Lots of people are talking about how Log4J affects servers, but if you subscribe to my newsletter or read my blog, you probably want to know about your apps. Let’s talk about what the problem is, how to figure out if you have it, then what to do about it.
Problem: this java logging dependency has a vulnerability in it that allows an attacker to take over your web server and run commands from it. They can run this attack before a login screen (unauthenticated). This is the “most scary possible” from a security viewpoint.
Do you have this problem? You can search for it in a bunch of ways, but I suggest just going to your code repo, searching for “*log4J*”. If you find nothing, ALSO search using any sort of dependency tool. This could be dependencyGraph in GitHub, Snyk, OWASP Dependency-Check, White source, etc. These are also often called “Software Composition Analysis” or SCA for short.
Versions 2.x (every single one except 2.17) are vulnerable. Note: 2.15 and 2.16 are also vulnerable.
Versions 1.x are only vulnerable if you call the JMSAppender functionality. You can look in your code for “JMSAppender” to see if you are calling it. If you are, you are vulnerable. If not, you’re good.
If you’re going to rule it out, make absolutely sure. If you don’t have it, go back to your week and chill. If you do, let’s get into that.
NOTE: Email your security team (appsec team) and let them know you don’t have it. They will be SO HAPPY.
Now onto if you have it.
Okay, so you have Log4J and you think your week is ruined, but maybe it’s not. For each instance you find make a list, to document, and to give to security later. Verify if the code has actually been deployed somewhere or not. As I did some IR this weekend, most instances I found were undeployed.
If the code has not been deployed anywhere, mark it as “do not deploy” and move on. Anything that HAS been deployed: where? WHERE is it deployed/where does it live? Behind a WAF or CDN? If so, add the rules to block this attack. CloudFlare & CloudFront both do, turn it on!
If you have your own RASP or WAF, and there are no rules available yet from your vendor (ask them if you don’t see it, tell them you want one if not). So if not available from the vendor, make your own “virtual patch”. Work with InfoSec to write regex that blocks the attack or fish some off of the internet (you are not the only one with this problem).
To be clear, if you make a virtual patch, this is a temporary measure, and you need to 1) monitor it to make sure it’s working, plus 2) upgrade the versions of Log4J as soon as you can. Don’t forget please. 😀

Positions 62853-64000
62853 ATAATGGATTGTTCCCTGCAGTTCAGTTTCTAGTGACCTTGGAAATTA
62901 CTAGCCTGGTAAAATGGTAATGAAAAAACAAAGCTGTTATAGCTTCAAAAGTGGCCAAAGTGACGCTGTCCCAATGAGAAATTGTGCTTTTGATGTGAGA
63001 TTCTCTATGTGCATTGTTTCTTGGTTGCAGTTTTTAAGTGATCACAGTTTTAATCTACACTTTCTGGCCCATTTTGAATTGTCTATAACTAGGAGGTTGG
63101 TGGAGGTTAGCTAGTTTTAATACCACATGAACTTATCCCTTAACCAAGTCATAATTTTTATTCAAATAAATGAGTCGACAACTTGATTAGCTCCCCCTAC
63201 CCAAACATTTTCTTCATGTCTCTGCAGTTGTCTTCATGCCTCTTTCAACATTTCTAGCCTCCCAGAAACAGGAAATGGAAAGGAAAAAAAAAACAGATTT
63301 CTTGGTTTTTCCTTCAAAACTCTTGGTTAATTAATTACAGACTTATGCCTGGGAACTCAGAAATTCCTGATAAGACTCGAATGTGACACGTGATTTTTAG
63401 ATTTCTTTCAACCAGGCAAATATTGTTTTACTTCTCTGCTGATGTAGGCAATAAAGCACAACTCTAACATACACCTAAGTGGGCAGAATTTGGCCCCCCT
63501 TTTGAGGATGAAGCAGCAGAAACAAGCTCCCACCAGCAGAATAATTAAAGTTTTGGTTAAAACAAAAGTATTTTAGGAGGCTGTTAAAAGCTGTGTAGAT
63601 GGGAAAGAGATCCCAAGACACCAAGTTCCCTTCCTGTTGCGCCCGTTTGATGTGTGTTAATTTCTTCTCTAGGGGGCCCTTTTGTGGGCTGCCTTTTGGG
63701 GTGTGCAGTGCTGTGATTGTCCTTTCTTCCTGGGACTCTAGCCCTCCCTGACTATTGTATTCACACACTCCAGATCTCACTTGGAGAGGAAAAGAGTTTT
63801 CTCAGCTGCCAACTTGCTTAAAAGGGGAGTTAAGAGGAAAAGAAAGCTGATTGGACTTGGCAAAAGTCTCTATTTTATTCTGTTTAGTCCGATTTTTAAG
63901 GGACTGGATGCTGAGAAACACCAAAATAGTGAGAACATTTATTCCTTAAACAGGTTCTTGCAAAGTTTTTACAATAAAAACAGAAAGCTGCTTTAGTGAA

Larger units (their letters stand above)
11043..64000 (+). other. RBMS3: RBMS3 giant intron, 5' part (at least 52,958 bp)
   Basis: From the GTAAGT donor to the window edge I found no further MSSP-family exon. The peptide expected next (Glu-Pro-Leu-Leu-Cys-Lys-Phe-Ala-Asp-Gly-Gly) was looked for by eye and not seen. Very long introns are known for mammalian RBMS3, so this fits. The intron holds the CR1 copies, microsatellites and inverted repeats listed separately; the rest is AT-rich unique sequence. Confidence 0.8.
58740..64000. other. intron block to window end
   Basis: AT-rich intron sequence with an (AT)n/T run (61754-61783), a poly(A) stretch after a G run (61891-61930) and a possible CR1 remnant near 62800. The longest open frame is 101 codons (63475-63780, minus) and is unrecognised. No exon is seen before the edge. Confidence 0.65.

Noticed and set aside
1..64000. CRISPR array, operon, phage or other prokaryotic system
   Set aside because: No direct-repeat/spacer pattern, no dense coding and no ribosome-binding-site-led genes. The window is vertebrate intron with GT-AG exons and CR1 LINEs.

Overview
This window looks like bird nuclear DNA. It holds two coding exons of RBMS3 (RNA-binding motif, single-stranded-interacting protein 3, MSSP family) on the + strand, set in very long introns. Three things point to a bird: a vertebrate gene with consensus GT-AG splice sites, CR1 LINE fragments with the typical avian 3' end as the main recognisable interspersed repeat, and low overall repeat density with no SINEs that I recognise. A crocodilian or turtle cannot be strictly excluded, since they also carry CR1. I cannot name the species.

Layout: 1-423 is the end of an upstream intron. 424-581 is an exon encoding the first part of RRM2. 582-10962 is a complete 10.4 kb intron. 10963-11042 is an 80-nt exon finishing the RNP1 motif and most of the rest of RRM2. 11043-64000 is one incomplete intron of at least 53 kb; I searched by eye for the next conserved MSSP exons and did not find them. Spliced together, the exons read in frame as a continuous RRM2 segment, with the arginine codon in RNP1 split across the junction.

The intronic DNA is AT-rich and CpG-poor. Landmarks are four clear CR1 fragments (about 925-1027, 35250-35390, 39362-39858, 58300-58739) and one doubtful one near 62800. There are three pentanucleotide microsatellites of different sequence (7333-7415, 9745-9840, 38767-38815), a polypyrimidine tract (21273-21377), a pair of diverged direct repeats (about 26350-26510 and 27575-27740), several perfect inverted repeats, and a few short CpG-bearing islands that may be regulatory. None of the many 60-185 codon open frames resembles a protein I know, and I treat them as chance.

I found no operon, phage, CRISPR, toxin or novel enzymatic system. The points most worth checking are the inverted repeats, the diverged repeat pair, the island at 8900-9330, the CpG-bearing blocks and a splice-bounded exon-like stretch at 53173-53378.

Worst case scenario: You have log4J, nothing to help you block it, and it’s a vulnerable version.It’s go time.
Option 1: “accept the risk” and do nothing to block it. You will still monitor the situation, but that is all. You will instead spend your efforts on releasing the upgraded version of your software as soon as humanly possible. For some organizations, this is the only option. Don’t feel bad, use that energy of the update instead. Ensure you test thoroughly; you don’t want to release patches like our industry saw during Meltdown/Spector that broke the patched systems worse than the vulnerability would have.
Option 2: Shut off the vulnerable systems. Immediately. If your business can have a few systems down until you figure out how to do something better, this *might* present less risk. There are currently many systems all over the internet being turned off, in the short term. There is no shame in doing this if it’s your best option. I’d rather have egg on my face than an exploited server.
Option 3: Go through your code and remove this dependency from your project, then comment out the code that calls it. When you are ready to apply the upgrade/patch, you will add it and turn it back on. Stop logging, just for now. This is the only situation where I would ever recommend removing logging. Test it thoroughly before deploying and make sure you don’t have any sort of “backup logging” that could interfere or spoil your efforts.
No matter what you decide: Tell the InfoSec team. Tell your management. Do not make these decisions solo.
I made a video about it as well. This topic is important to me, and it should be to you too.
Log4J Affecting Civilians
This vulnerability will affect many systems, including the ones you use at home. Here are some tips to protect your personal devices and home network (tell your friends).
- Apply updates. Especially this week and next week. If you’re computer, phone or any piece of software wants an update, say yes. Updates in general are great, they often contain security fixes, as well as new features.
- At some point this week make time to call your internet provider and ask if your router or modem has any updates for log4j. A lot of *devices* are going to be vulnerable, and most of us forget about our modems.
- If you have “smart” devices at home, check for updates on them too!
While we’re at it, here are a few tips for securing your digital self (again, tell your friends!):
- Turn on Multi-Factor Authentication (MFA) or two-factor authentication (2FA), on all your online accounts that are important to you. Your banking accounts, government services, shopping accounts that have a credit card saved, etc.
- Get a password manager. Then change and save your passwords into it, one by one, as you visit all your favourite sites. Let it auto-generate unique passwords for you.
- Think twice before you click on a link in an email if you were not expecting to receive that email. Verify who it’s from, that it’s a legitimate website, and that the link starts with a domain that you recognize. If you’re not sure, copy the link into google.com (not the address bar, go to the search engine website) then add “phishing” to your search and see what it says.
- Never give personal information, such as pictures of your ID, your social insurance number, your home address, date of birth, etc. to anyone on the internet.